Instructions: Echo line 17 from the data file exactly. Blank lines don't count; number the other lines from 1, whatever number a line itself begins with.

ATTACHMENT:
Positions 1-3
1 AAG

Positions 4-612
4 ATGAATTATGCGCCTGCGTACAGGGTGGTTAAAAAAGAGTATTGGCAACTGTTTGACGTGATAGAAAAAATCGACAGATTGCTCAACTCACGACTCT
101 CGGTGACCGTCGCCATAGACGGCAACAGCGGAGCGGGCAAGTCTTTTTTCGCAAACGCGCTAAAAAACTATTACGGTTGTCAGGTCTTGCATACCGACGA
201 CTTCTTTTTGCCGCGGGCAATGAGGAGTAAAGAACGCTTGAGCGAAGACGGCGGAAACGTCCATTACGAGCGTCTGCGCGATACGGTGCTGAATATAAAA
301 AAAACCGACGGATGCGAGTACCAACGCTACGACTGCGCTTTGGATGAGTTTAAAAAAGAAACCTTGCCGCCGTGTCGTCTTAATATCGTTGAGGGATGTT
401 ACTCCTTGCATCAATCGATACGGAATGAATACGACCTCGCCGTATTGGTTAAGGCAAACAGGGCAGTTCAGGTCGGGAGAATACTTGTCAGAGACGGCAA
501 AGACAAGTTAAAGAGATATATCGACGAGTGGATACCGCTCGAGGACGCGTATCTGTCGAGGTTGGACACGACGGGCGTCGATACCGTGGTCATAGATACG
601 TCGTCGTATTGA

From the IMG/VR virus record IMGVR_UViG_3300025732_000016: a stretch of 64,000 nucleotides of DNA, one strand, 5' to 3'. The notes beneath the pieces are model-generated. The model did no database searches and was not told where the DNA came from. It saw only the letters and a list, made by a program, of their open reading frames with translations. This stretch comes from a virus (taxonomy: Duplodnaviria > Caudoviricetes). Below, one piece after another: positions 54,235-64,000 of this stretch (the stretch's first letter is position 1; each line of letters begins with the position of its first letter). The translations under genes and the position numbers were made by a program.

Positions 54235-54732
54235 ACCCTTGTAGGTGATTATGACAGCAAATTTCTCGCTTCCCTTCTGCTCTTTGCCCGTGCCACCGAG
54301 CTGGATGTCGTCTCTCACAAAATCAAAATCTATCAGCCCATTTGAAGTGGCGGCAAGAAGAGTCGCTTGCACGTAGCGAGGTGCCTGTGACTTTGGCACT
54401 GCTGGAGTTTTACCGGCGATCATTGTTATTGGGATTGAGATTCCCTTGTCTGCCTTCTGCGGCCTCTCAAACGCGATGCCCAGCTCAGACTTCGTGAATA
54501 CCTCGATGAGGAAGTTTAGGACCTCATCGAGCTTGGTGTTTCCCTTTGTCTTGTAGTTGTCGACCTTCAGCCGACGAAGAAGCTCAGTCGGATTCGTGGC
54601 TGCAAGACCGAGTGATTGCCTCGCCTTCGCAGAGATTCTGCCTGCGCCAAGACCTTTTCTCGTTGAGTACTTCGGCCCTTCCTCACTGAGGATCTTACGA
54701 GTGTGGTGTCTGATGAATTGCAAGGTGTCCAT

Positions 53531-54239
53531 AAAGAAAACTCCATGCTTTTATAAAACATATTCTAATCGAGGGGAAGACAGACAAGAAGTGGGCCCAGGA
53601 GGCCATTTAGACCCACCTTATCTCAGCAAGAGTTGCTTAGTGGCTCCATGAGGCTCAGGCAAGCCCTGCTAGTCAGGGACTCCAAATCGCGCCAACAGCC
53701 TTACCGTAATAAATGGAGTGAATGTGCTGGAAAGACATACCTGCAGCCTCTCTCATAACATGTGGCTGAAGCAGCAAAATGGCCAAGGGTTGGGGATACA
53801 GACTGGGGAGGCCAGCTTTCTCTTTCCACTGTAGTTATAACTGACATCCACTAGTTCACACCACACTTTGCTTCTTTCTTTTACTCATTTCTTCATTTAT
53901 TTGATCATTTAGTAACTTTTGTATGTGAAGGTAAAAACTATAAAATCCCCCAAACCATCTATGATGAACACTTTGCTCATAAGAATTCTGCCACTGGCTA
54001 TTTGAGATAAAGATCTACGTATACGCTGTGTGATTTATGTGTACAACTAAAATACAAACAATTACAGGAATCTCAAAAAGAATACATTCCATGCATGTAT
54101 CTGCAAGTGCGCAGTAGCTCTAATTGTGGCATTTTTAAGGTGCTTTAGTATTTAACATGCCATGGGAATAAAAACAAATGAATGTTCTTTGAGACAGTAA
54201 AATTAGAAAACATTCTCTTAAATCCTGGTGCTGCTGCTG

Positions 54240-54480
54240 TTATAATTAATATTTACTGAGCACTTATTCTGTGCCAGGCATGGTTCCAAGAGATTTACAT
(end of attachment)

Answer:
54601 TGCAAGACCGAGTGATTGCCTCGCCTTCGCAGAGATTCTGCCTGCGCCAAGACCTTTTCTCGTTGAGTACTTCGGCCCTTCCTCACTGAGGATCTTACGA